Interview with Italian Curator Valeria Orani
How did you get started working with the Italian community in New York?
I arrived in New York five years ago with the wish to connect Italian contempory culture to US and vice-versa.
It is a big challenge.
I’m Italian, I was born in Sardinia, a big and ancient island in the middle of the Mediterranean, plenty of beauty and ancient venues and rituals. I love my roots and my origin counts a lot in my vision of art and life. I started in theatre when I was very young, I feel theatre as home.
Why do you do the work that you do? What would you like our audiences to know about you and your work?
I became passionate about all things theatre since my teenage years. I was initially fascinated by what happened onstage, and then I became more and more interested in all the work that goes on backstage. Theatre production turned into a job when I was twenty years old, and since then, I was in charge of management, having to first focus on all organizational aspects, and then on production. Umanism was set up in New York City in 2015 and puts together two aspects of my job: planning projects on the bases of funds (including philanthropy) and the good quality agency services that I offer to cultural and creative businesses.
Can you tell us more about the Italian & American Playwrights project?
Immediately after its setup, Umanism has worked side by side with Martin E. Segal Theatre Center of the Graduate Center of CUNY to develop a project whose objective has been the promotion of contemporary drama. Frank Hentschker and I develop the Italian Playwrights Project which has now come to its second edition and which includes a two-year period in which parts of the work of Italian playwrights are presented and read to the audience, then translated completely into English and finally published.
The Italian and American Playwrights Project supports workshops with Italian playwrights in US with the collaboration of American translators, actors, directors and vice-versa.
It also produces public presentations, readings, conversations with the authors both in Italy and in US. Last year we started a collaboration in London.
The initiative aims at producing full performances of the plays and the publication of a translated anthology in English of the selected Italian plays. This initiative is year-round with the mission to support the development playwrights' work over the course of a year.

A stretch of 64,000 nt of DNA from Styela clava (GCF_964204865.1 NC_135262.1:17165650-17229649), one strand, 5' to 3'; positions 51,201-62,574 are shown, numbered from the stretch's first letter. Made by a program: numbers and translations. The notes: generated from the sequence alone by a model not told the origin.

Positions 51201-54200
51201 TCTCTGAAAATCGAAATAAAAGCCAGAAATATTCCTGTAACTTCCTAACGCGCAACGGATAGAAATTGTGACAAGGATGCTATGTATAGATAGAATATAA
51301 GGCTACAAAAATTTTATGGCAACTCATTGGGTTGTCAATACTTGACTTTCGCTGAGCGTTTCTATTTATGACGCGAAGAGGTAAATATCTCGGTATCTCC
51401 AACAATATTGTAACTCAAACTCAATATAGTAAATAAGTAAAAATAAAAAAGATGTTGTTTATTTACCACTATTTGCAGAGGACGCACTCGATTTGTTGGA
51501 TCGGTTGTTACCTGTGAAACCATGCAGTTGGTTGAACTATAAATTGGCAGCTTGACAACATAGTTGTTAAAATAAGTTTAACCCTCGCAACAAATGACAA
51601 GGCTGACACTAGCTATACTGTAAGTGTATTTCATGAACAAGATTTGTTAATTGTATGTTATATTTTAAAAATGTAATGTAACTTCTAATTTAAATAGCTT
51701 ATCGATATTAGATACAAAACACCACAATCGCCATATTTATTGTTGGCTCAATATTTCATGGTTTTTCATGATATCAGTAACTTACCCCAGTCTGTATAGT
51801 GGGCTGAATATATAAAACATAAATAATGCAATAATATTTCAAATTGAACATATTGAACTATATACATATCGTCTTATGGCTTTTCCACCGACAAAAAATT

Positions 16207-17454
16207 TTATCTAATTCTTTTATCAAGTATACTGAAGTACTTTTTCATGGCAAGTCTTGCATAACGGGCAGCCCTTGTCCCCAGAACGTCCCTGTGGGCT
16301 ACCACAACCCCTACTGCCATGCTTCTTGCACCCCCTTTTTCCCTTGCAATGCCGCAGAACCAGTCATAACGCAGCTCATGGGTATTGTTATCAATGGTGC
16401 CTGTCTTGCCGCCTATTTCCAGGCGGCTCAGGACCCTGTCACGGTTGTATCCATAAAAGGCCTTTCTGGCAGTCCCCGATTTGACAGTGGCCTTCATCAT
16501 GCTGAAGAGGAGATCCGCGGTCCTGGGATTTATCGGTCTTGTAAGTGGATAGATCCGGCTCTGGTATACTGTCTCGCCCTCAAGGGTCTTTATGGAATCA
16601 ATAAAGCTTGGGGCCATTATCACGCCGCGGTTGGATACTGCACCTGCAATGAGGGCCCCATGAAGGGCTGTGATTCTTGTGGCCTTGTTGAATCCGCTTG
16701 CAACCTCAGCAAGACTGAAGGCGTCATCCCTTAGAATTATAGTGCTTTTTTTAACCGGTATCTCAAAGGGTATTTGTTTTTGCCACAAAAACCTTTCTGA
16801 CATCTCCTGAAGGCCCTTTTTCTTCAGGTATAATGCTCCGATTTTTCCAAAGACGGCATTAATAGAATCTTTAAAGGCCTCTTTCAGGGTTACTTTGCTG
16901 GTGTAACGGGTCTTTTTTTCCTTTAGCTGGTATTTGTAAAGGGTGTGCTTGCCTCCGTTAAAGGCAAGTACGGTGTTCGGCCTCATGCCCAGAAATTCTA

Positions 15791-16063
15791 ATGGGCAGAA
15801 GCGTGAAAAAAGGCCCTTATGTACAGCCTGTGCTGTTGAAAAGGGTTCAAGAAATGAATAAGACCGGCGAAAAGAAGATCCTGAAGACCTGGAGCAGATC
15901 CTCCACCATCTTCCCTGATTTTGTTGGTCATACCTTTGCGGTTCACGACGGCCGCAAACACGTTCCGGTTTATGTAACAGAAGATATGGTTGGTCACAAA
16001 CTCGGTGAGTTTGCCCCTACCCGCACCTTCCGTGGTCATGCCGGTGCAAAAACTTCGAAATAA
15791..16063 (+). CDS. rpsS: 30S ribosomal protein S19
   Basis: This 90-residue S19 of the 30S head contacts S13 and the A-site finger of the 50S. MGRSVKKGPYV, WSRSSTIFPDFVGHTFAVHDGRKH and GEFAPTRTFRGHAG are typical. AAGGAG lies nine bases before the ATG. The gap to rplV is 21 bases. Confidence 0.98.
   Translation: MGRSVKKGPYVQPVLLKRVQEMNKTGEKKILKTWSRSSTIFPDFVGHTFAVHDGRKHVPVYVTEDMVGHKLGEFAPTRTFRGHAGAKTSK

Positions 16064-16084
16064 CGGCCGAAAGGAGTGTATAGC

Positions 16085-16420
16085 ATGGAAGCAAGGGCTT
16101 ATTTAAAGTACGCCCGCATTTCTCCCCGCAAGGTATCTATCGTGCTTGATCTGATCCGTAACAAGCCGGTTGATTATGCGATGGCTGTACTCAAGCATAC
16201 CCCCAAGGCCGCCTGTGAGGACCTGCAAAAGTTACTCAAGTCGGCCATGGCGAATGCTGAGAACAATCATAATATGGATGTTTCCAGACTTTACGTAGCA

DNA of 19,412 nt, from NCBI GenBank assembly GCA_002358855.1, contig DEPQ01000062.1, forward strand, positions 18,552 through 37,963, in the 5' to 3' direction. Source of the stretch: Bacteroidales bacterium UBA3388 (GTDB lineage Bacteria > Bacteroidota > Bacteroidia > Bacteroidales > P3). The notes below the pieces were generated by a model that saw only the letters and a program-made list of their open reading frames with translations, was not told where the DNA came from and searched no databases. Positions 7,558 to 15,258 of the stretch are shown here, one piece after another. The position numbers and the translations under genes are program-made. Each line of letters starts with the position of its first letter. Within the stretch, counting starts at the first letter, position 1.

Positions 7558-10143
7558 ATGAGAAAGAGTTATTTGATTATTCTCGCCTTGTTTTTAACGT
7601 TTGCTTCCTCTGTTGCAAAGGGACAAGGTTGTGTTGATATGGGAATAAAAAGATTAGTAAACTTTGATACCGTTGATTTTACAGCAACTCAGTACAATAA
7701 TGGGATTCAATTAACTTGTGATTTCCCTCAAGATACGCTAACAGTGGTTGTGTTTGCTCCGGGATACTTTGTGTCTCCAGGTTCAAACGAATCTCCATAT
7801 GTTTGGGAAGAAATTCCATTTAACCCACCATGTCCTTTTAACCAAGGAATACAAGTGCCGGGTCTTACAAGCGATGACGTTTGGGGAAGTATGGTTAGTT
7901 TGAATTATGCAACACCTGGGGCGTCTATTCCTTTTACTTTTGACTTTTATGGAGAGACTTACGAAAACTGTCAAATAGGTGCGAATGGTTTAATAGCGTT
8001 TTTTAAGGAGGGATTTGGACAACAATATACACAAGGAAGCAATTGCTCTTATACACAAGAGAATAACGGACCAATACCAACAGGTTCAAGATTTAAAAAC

In 2017, we also started developing a sister initiative which promote the work of American playwrights in Italy. The experience of running the Italian and American Playwrights Project has emphasized how important it is to introduce Italy’s contemporary theatrical work in the US and vice versa. This has also helped us establish a more consistent dialogue between the two arts scenes, which has always been rare and accidental in the last 25-30 years.
In 4 years, the Italian and American Playwrights Project has grown a lot as well as our team and the desire to become a point of reference for dramaturgy and translations, a center where authors can find support and help to spread their work.
What are your upcoming projects? How can we learn more about them?
At this time we’re working on the second edition of translations of our Italian plays, whereas in Italy we’re having a hard time finding funds for the publication of the translations of the American plays.
Among all the projects, one that is important for me to mention is the creation of an artistic residence for the authors and translators in New York and in Italy.
Furthermore, I’m working with Le Albe on their “Dante Project” which sees cycles of conferences, shows, and “calls to the public” around the Divina Commedia.
I invite you all to follow our activities on the website www.italianandamericanplaywrightproject.com. All of our projects are the results of great work but they’re only made possible by our many friends and supporters whose donations are fundamental to continue our growth.
A Notebook for Winter and Events Horizon | Italy
Tuesday May 14 at 6:30 pm
Playwrights: Armando Pirozzi & Elisa Casseri
Director: John Green & Matt Masino
Translator: Adriana Rossetto
In collaboration with Italian & American Playwrights Project and Italian Cultural Institute of Chicago
Instituto Cervantes of Chicago